Do something about transportation funding, today


New and maintained trains? Forget it. Photo by John Iwanski. 

If you are on the mailing list of any transportation advocacy group, or have been reading Streetsblog, this blog, and other websites, you may have noticed that transportation funding for transit, bicycle, and pedestrian projects is falling on the cutting room floors of two of the House of Representatives’s committees: Transportation and Infrastructure (T&I), and Ways and Means (W&M). Full information on these issues was posted this morning.

Each committee has a bill that screws over funding that buys buses and trains, builds train stations, sidewalks, and cycling trails. You can ask your representatives to vote no on these bills. Here’s what to do:

Transportation and Infrastructure committee

It’s probably too late today to do anything about this, but you should ask your Representative to vote no on H.R.7. This bill repeals programs on safety, Safe Routes to School, and Transportation Enhancements.

Find your representative, or contact the following representatives from Illinois on this committee:

  • Daniel Lipinski – 3rd district – closes at 5 PM
    (202) 225 – 5701
    (866) 822 – 5701
  • Tim Johnson – 15th district – closes at 5 PM
    (202) 225-2371
  • Randy Hultgren – 14th district – closes at 4 PM
    (202) 225-2976
  • Jerry Costello – 12th district – closes at 5 PM
    (202) 225-5661

Ways and Means committee

Voting on H.R.3864 happens Friday morning. Ask your representative to vote no. This bill removes the Mass Transit Account from the Highway Trust Fund and leaves its funding up in the air, fighting for General Revenues along with thousands of other programs, instead of having a dedicated funding stream (gas taxes).

Find your representative, or contact the following  representatives from Illinois on this committee:

  • Aaron Schock – 18th district – unknown close time
    (202) 225-6201
  • Peter Roskam – 6th district – closes at 5 PM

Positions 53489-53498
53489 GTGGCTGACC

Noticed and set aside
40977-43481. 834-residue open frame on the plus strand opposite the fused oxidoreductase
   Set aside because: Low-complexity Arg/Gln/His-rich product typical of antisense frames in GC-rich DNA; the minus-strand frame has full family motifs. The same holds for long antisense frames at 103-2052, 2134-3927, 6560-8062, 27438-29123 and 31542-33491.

(202) 225-4561

House of Representatives transportation bill fraught with bad ideas


Funding for trails? Forget it, say House Republicans. Photo by Eric Rogers.

Updated 15:36: See additions to this article under “updates”

No matter how you get around, whether on foot, by bike, in a car, on a bus or by train or water taxi, the federal surface transportation bill impacts your travel.

The surface transportation bill does essentially two things:

1. It sets national transportation policy. This includes plans on how much to subsidize monthly car parking for workers, monthly transit passes (see note 1); regional planning; safety goals; and environmental protection from vehicle pollution and infrastructure impacts.

2. Defines which transportation modes and programs get how much money.

A majority of trains, buses, bike lanes, roads, and highways in Chicagoland were built with funding from the surface transportation bill. And they continue to be majority-funded by federal tax dollars, year after year.

The last surface transportation bill is called SAFETEA-LU and it expired on September 30, 2009, at the end of fiscal year 2009 – Transportation 4 America has a clock counting the time since expiration. Since then, it has been extended many times while Congressional committees and representatives work on a new one.

A new one may be enacted this year!

Continue reading House of Representatives transportation bill fraught with bad ideas